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Scotia Mine Explosion 1976 Part 1 of 5 Letcher County notes the tragic mine explosions that occurred at Scotia Mine in 1976. The accidents are noted as being one of the worst mine disasters in U.S. history. When industrial coal mining came to the mountains of southeastern Kentucky in the late nineteenth and early twentieth centuries, it brought both positives and negatives. On the one hand, mining operations brought a steady paycheck to those who had largely lived by the alternating fortunes of farming. Conversely, the mines brought a sense of employment dependence and often unsafe working conditions. By the mid-1900s, mining safety had improved drastically from just a few years before. Battery powered lamps had replaced carbide lanterns and continuous automated mining equipment had taken over for the pick and shovel and draft animals. But, due to the nature of the work, accidents still injured miners. The Scotia Mine began operations in 1962 and was a subsidiary of the Blue Diamond Coal Company. It was located in the Ovenfork Community of Letcher County, about fourteen miles northeast of the town of Cumberland (Harlan County, Kentucky). On March 9, 1976, at approximately 11:45 a.m., an explosion caused by coal dust and gasses rocked the Scotia mine. Two days later, a second explosion happened. The first explosion killed fifteen miners; the second killed eleven. Investigators believed that the explosions were caused by methane gasses that were ignited by a spark caused by a battery-powered locomotive or another electric device. A lack of ventilation figured prominently in the accidents. The explosions at Scotia led to the passage of the Federal Mine Safety and Health Act of 1977. This law strengthened the previously passed 1969 act, which, at the time, had been the most significant legislation on mine safety ever adopted in the U.S. The 1977 law also moved the Mine Safety and Health Administration from the Department of the Interior to the Department of Labor.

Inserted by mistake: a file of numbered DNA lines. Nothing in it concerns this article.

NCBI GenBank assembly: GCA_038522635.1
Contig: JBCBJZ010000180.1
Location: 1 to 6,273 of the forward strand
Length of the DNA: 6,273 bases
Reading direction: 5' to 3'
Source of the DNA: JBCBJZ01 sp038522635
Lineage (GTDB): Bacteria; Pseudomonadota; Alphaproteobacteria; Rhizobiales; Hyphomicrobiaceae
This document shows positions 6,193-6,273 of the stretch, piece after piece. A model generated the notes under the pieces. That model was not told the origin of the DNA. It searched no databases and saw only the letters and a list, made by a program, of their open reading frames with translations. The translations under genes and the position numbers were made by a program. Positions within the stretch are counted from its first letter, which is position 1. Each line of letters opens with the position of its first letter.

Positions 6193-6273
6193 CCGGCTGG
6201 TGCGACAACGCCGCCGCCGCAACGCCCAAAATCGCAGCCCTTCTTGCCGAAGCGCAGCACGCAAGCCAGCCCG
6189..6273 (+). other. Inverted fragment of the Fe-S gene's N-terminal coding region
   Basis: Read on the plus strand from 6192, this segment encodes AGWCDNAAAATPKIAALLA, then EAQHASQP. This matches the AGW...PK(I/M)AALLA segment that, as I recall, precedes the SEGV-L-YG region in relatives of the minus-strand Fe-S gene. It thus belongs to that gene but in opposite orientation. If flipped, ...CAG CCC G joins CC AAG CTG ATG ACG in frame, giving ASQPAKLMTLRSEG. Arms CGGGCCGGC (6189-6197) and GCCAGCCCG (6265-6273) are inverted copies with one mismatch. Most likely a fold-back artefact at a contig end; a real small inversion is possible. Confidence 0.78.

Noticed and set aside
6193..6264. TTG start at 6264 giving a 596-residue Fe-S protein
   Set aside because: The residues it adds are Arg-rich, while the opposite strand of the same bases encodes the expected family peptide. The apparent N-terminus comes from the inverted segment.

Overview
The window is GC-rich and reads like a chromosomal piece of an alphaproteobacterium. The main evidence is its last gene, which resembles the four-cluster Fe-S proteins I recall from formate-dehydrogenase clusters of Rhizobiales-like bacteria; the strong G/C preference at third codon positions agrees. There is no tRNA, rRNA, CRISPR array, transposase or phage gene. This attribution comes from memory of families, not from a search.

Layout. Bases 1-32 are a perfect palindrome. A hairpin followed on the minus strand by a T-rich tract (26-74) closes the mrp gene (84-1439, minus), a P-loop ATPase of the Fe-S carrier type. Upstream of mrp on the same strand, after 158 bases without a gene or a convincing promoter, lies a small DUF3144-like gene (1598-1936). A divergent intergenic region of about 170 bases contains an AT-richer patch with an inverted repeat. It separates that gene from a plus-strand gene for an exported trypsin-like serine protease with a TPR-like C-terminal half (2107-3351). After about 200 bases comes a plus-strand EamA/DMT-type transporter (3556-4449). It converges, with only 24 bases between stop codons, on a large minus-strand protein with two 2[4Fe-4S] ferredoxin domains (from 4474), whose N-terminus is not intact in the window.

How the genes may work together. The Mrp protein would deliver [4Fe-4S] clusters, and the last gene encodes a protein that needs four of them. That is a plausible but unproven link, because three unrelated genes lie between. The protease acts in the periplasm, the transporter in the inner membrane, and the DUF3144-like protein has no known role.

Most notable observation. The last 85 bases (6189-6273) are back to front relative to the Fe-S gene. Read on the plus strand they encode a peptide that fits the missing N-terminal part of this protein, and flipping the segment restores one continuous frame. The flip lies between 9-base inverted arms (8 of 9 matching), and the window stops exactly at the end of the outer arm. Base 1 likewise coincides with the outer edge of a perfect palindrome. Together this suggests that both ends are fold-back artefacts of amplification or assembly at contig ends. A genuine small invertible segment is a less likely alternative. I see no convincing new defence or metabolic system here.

Views: 7088 Jo
H.R. 5663, Miner Safety and Health Act of 2010
 
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H.R. 5663, Miner Safety and Health Act of 2010 - mars-1:hrs01Ed_W2175_100713 - Rayburn 2175 - Committee on Education and Labor - 2010-07-13 - On Tuesday, July 13, 2010, the Education and Labor Committee will hold a hearing on "H.R. 5663, the Miner Safety and Health Act of 2010." H.R. 5663 will bring our nation's mine health and safety laws up to date, give MSHA the ability to effectively protect miners' lives, hold mine operators accountable for putting their workers in unnecessary danger, and expand protections to all other workers by strengthening OSHA. In April, 29 miners were killed at Massey Energy's Upper Big Branch Mine in Montcoal, West Virginia, the worst coal mine disaster in America in 40 years. In the last decade, more than 600 miners have died while working in our nation's mines. Witnesses: PANEL I: Sec. Joe Main, Assistant Secretary of Labor for Mine Safety and Health U.S. Department of Labor Washington, D.C.; Sec. David Michaels, Assistant Secretary of Labor for Occupational Safety and Health U.S. Department of Labor Washington, D.C.; Patricia Smith, Solicitor of Labor U.S. Department of Labor Washington, D.C. PANEL II: Larry Grayson, Professor of Mine Engineering Penn State University University Park, Pa.; Lynn Rhinehart, General Counsel AFL-CIO Washington, D.C.; Cecil Roberts, President United Mine Workers of America Triangle, Va.; Jonathan Snare, partner; Morgan Lewis testifying on behalf of the Coalition for Workplace Safety; a group of associations and employers Washington, D.C.; Stanley "Goose" Stewart, coal miner Chickasaw Village W.Va.; Bruce Watzman, Senior Vice President for Regulatory Affairs National Mining Association Washington, D.C. Video provided by U.S. House of Representatives.
Views: 180 HouseResourceOrg
Who or What is an Open Cut Examiner?